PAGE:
Chapter 4: Talking to others

When friends want to visit

Friends came by, but often stayed too long. It was tricky trying to be a gatekeeper, not overstepping or assuming what she wanted.

Visits from friends can be uplifting, for both the person who is ill and their family. However, as the ill person becomes weaker, or as caregiving becomes more demanding, families may not have enough energy to meet with visitors. When friends want to visit, it is important that you communicate (for yourself and also for the person who is ill) what is and isn’t okay.

Before the visit

You may want to ask the friend to call ahead and plan a time that does not interfere with regular schedules or caregiving duties when you need privacy. Below are two more simple suggestions you can relay to your friends to help ensure the visit is a positive experience for everyone, especially the person who is ill. Roll your mouse over each of the boxes to see some ideas.

If the person who is ill is in an advanced stage of illness…



…limit the visit to 20 minutes unless person who is ill wants them to stay.


If there are physical changes in the patient or if they are very tired…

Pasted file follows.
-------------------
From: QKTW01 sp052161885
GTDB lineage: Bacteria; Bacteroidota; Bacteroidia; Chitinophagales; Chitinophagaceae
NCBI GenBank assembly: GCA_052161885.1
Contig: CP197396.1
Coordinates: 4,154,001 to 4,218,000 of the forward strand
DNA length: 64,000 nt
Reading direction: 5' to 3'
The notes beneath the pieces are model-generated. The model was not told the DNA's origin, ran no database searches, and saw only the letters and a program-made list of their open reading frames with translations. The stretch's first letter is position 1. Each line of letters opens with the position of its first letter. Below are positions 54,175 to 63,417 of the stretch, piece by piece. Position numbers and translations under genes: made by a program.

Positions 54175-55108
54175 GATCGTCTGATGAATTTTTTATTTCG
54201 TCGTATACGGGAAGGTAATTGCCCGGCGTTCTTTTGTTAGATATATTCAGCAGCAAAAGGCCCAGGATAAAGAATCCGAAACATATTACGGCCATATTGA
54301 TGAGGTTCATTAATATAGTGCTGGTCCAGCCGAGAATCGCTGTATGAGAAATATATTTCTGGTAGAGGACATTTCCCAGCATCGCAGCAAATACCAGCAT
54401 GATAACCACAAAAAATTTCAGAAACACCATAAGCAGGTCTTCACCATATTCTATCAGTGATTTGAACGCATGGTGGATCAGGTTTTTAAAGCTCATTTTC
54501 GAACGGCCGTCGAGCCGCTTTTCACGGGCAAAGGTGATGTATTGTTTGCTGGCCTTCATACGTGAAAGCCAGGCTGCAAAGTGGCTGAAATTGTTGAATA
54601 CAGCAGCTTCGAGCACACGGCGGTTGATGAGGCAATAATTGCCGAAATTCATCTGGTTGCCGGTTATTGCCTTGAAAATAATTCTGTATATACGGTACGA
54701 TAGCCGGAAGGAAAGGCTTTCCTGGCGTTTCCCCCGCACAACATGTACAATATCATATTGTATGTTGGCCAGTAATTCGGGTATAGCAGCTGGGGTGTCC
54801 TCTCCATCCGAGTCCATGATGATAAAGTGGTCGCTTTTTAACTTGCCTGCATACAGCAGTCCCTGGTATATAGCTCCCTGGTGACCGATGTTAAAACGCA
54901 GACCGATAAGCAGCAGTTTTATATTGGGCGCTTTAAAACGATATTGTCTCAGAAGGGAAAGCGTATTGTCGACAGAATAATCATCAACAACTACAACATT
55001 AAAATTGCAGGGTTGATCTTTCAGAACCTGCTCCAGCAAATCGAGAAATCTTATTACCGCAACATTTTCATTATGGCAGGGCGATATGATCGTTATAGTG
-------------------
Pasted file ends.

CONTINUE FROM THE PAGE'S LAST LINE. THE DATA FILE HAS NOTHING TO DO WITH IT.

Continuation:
… prepare your visitor for this.


The role of gatekeeper

Sometimes, people who are seriously ill do not want any visitors other than certain family or friends. It is important to respect their wishes and comfort level. If you are receiving a visitor, you may also want to inquire ahead of time if they plan to bring a child or someone else. If you or the person who is ill is uncomfortable, suggest another time that might be better, or let them know that you prefer one visitor at a time.

It may become part of your caregiver role to be a gatekeeper for the person who is ill, and you may have to block visitors. You may get some pushback from people, but it is necessary to stand your ground. You could encourage other ways for friends to show they care such as sending a card or email, or making a phone call or virtual call.